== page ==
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Waterbird production in an urban center in Alaska

  • Michael R. North

Abstract

I conducted waterbird brood surveys near Anchorage, Alaska in 1991. I found 519 waterfowl, grebe, and loon broods containing 2840 young representing 17 species in the Anchorage Bowl. Brood density in Anchorage exceeds that of major waterbird rearing areas in the wildlands of Alaska. Forty-six of 51 (90%) waterbodies, including all man-made waterbodies, supported broods. Man-made waterbodies (n = 22) supported 82% of all broods and 85% of all young. All species used man-made waterbodies to a greater extent than natural waterbodies except Pacific Loons (Gavia pacifica) and Bonaparte’s Gulls (Larus Philadelphia). Man-made waterbodies and urbanization were particularly important for Red-necked Grebes (Podiceps grisgena), Canada Geese (Branta canadensis), Mallards (Anas platyrhynchos), American Wigeon (Anas americana), Northern Pintails (Anas acuta), and Greater Scaup (Aythya marila). Man-made waterbodies may have allowed Gadwalls (Anas strepara), Canvasbacks (Aythya valisineria), and Lesser Scaup (Aythya afflnis) to expand their range into Cook Inlet. The primary waterbird species that appear to be adversely affected by urbanization are Common Loons (Gavia immer), Pacific Loons, Horned Grebes (Podiceps auritus), Ring-necked Ducks (Aythya collaris), goldeneyes (Bucephala spp.), and Sandhill Cranes (Grus canadensis). Wetland habitats in Anchorage need to be protected by strict adherence to the Section 404(b)(1) guidelines and standard mitigation sequencing principles of the Clean Water Act, including mandatory compensatory replacement.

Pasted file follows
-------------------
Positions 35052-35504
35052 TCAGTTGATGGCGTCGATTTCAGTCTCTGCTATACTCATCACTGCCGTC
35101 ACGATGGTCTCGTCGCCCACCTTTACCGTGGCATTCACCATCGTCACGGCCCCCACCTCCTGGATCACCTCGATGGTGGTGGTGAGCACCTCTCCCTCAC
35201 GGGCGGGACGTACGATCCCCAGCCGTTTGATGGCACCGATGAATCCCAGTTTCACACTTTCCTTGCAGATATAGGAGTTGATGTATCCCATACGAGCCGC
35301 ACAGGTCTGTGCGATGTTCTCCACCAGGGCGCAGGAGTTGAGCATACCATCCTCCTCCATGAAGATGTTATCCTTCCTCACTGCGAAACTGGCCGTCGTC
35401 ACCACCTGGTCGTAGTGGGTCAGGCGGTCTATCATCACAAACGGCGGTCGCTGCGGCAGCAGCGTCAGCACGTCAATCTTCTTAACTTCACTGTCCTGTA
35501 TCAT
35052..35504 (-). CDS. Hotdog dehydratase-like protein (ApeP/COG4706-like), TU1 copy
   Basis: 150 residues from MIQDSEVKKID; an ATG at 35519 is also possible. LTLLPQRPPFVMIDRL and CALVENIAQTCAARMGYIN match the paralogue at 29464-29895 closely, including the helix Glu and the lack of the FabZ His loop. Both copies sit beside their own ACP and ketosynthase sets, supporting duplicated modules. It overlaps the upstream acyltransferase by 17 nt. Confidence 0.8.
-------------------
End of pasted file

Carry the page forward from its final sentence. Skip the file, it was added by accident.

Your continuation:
Key words

Alaska Clean Water Act Cook Inlet grebe loon reproduction restoration urbanization waterfowl wetland 

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Copyright information

© Springer Science+Business Media New York 2001

Authors and Affiliations

  • Michael R. North
    • 1
  1. 1.Minnesota Department of Natural ResourcesBrainerdUSA

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